Last week, Reporters at The New York Times staged a massive one-day walkout to demand better wages. Mike Papantonio & Farron Cousins discuss more.


*This transcript was generated by a third-party transcription software company, so please excuse any typos.

Mike Papantonio: Last week, reporters at the New York Times staged a massive one day walkout to demand better wages. Everything I’m seeing about New York Times, they’re fine financially. I don’t know why they can’t pay people better wages. I never wonder why they can’t pay people better wages when they have the money to do it.

Farron Cousins: It, it’s not like these, this is what’s so gross. It’s not like these, I think 1100 employees were wanting massive raises.

Mike Papantonio: Mm-hmm.

Farron Cousins: They wanted a 5.25% increase.

Mike Papantonio: Mm-hmm.

Farron Cousins: Over a four year period. 5.25% over four years, even if it was 5.25% per year, that’s basically cost of living. It’s not even cost of living at this point. And that’s all they’re saying is, could you pay us fairly?

Mike Papantonio: Isn’t this the woke progressive center of the world, the New York Times? Okay. And that’s what they’re literally, that’s what they’re asking for. And the company is making more money than they can spend. And the, the workers are doing a really good job. They, there was a time when New York Times was in really bad trouble.

Farron Cousins: Yeah.

Mike Papantonio: So they said, hey, let’s double down. Workers I want you to double down. I want you to reach way down and build this company back. And they did. And now they’re asking for this and management at the New York Times says, well, you know, all that, that warm fuzzy feely stuff we do, those articles we do that are so warm and fuzzy and feely, we don’t really mean that. When you’re asking for it, say it again, the increase they’re asking for.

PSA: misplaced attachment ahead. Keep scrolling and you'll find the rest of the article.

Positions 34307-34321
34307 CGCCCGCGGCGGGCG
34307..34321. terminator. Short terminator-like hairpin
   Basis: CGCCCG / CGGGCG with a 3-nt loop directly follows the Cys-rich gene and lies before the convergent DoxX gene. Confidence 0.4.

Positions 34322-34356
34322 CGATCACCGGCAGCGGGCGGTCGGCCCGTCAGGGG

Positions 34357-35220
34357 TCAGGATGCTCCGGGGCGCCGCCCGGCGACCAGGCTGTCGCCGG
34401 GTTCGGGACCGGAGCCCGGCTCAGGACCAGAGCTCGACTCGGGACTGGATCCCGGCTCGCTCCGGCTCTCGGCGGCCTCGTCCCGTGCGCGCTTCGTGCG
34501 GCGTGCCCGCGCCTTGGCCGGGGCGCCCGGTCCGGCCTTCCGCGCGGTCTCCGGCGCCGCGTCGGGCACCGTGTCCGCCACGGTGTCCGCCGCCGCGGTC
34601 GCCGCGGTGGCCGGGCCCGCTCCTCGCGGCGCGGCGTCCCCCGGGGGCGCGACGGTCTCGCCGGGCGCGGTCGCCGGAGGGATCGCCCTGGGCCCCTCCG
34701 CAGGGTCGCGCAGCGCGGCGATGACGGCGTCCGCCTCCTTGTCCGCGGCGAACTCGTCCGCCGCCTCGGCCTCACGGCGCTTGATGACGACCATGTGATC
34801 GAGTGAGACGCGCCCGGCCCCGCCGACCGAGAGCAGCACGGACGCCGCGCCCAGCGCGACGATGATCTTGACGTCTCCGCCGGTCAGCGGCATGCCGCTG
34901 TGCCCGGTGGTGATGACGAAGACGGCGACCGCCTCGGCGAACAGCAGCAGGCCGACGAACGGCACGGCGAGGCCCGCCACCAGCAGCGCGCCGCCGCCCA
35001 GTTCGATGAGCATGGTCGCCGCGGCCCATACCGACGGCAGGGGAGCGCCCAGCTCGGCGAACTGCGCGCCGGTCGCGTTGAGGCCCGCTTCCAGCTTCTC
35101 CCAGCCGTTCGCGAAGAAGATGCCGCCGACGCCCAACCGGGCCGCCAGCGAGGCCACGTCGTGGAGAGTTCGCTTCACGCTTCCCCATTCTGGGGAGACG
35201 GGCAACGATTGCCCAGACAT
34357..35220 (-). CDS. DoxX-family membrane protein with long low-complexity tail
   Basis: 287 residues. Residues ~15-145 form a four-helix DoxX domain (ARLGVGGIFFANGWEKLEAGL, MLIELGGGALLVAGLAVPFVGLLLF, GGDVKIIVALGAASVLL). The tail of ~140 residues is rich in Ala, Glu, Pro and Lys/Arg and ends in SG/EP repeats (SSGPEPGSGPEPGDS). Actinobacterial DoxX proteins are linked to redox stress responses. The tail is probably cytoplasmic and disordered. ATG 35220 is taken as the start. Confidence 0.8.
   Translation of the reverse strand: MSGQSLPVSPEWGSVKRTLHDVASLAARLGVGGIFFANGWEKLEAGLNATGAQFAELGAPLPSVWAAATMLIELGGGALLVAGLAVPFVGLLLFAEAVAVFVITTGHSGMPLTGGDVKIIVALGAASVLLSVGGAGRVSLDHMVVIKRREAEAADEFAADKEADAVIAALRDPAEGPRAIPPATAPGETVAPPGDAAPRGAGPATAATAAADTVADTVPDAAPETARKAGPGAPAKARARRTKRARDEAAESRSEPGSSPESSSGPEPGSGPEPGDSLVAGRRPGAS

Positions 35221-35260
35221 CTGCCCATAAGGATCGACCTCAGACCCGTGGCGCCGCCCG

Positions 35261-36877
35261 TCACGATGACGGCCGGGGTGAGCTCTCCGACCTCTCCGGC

Farron Cousins: 5.25% over four years.

Mike Papantonio: Four years. Yeah.

Farron Cousins: And see, also in, they’re not just not giving them the wages, they’re also saying, you know what, we may have to take away all of your benefits too.

Mike Papantonio: Yeah.

Farron Cousins: And, and like you said, they’re doing just fine now. They’re advertising through the roof.

Mike Papantonio: There is no, there’s, there’s no reason. If you’re saying, okay, we had something awful happen, we lost 50% of our advertisers. But these workers, these very workers that when they had the big board meeting, they said, New York Times is in trouble. Okay. If you don’t double down and reach way down, we’re gonna be outta business. And then the woke touchy feely management that writes all the woke touchy feely articles all the time, tells them, no, we can’t do this little bit. It’s disgusting to me.

Farron Cousins: It is.

Mike Papantonio: I swear.

Mike Papantonio is an American attorney and television and radio talk show host. He is past president of The National Trial Lawyers, the most prestigious trial lawyer association in America; and is one of the few living attorneys inducted into the Trial Lawyer Hall of Fame. He hosts the international television show "America's Lawyer"; and co-hosts Ring of Fire Radio, a nationally syndicated weekly radio program, with Robert F. Kennedy, Jr. and Sam Seder.